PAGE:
Just not for me

All the butter in the world couldn’t make me like this dried catfish

I wanted to like it. I really did. Everywhere I went in Iceland, there it was: dried fish. Supermarkets, rest areas, gift shops, even at Sæmundur, the gastropub at Kex Hostel, where we stayed in Reykjavik. They all had it. So obviously, I had to try it.

And you know what? Open-minded as I am about food, I hated it.

I finally decided to order it at Sæmundur because I figured everything else I’d eaten there was great, so if dry fish was gonna be good anywhere, it’d be there. Yet when the dried catfish with butter came out, cutely served in a little glass jar… sigh… it was gross.  Not in presentation, but absolutely in consistency and flavor. Each strip of silver-skinned fish was tough as an old sneaker and the taste was only slightly better. Even after I smothered a piece in butter, which by the way, was perfectly rich, soft and salted, the dried fish was awful. I chewed and chewed and chewed some more, until my jaw hurt and then I just swallowed the ol’ tough ball with a hard gulp, before sliding the rest of the glass jar back across the bar.

Bitafiskur… icelandic for “BLEGH, GROSS”

There’s a very short list of things I don’t like to eat, and I’m sorry to say, but icelandic dried fish, you just got added to that list.

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A whale of a confession

I’ve been debating whether to even mention this. Some of you will be horrified, most of you will be grossed out. Some of you might even think I’m an awful person. But I’m just gonna put it out there and be honest.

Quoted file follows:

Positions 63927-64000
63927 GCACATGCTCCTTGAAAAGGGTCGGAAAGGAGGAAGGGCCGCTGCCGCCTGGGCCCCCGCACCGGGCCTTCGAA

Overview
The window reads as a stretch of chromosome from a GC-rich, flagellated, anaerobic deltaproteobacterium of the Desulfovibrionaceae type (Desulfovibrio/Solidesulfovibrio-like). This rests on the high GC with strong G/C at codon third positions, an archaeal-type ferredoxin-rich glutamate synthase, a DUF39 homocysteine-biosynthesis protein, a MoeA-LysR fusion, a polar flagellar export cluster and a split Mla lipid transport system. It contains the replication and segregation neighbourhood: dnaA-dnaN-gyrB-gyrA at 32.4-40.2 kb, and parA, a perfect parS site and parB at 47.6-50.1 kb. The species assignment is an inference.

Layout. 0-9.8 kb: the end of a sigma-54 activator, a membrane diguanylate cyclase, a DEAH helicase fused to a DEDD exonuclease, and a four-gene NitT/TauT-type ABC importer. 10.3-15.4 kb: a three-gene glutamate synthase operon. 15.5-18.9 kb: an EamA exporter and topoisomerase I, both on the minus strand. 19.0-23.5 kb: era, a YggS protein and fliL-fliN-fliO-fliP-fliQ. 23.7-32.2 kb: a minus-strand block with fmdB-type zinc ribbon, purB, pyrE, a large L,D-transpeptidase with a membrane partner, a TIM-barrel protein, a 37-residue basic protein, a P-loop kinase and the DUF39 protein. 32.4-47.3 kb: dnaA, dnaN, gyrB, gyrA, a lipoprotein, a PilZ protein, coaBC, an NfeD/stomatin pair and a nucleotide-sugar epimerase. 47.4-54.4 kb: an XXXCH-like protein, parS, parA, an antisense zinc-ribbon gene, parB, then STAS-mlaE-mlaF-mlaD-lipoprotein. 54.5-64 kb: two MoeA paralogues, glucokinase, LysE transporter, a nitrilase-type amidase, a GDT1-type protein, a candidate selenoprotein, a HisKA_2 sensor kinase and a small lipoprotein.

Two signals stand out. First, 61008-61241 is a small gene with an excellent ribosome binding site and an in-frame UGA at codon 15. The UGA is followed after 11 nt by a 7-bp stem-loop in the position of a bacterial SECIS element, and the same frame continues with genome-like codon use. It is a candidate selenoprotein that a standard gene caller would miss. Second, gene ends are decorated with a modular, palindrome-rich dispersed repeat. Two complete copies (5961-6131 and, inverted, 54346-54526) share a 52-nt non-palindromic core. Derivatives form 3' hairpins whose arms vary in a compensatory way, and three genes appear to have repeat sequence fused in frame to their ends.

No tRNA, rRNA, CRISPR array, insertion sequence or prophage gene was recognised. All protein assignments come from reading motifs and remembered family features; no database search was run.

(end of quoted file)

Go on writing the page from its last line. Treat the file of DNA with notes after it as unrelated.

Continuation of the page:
:: Deep breath ::

While in Iceland… I… ate whale. There, I said it. I ate whale.

minke whale kabob

One guide book I read before going said to not eat it, that the locals didn’t eat whale and it was something only sucker tourists did. But then another book I read said that whale, like puffin and rotten shark meat, was just another old local culinary tradition. Icelanders maybe didn’t eat it regularly but they wouldn’t judge me if I did it.

When my sister and I went Saegreifinn for their famed lobster soup, the only other thing on the menu were different shish kabobs, made of various fish, lobster and scallops. Right in there with them were minke whale kabobs.

Oh, what the hell, I thought, let’s just do this. And so I did. With my sister looking on in complete disgust, I ordered a lobster soup and a minke whale kabob.

Skewered next to a couple of chopped red peppers, the minke whale meat looked like really well-done beef or some other land creature. It was dark on the outside and a deep brown, almost reddish purple color, on the inside. The taste was ok, not fantastic but not gross either. Without the sweet, tangy remoulade type sauce it was served with, it really didn’t have a very distinct flavor at all. But my main problem with the minke whale was its toughness. Every bite seemed to require a hundred chews before being swallowed.

A couple of days later, we went out on a whale watching tour, and even though several species of whales, dolphins and other creatures live in the cold waters around Reykjavik, the only one we spotted several times was the minke whale. In my head I  apologized for eating one of his kind. After all, he wasn’t that tasty anyway.

Street meat: Iceland edition

Hot dogs are so tasty that these Icelandic ones are eating their own kind!

I know they’re made out of weird animal odds and ends, and really, as an adult who occasionally is concerned with what she puts in her body, I should mistrust and dislike hot dogs… buuuuuuut, I just can’t. I friggin’ love ’em. I really do. I love hot dogs.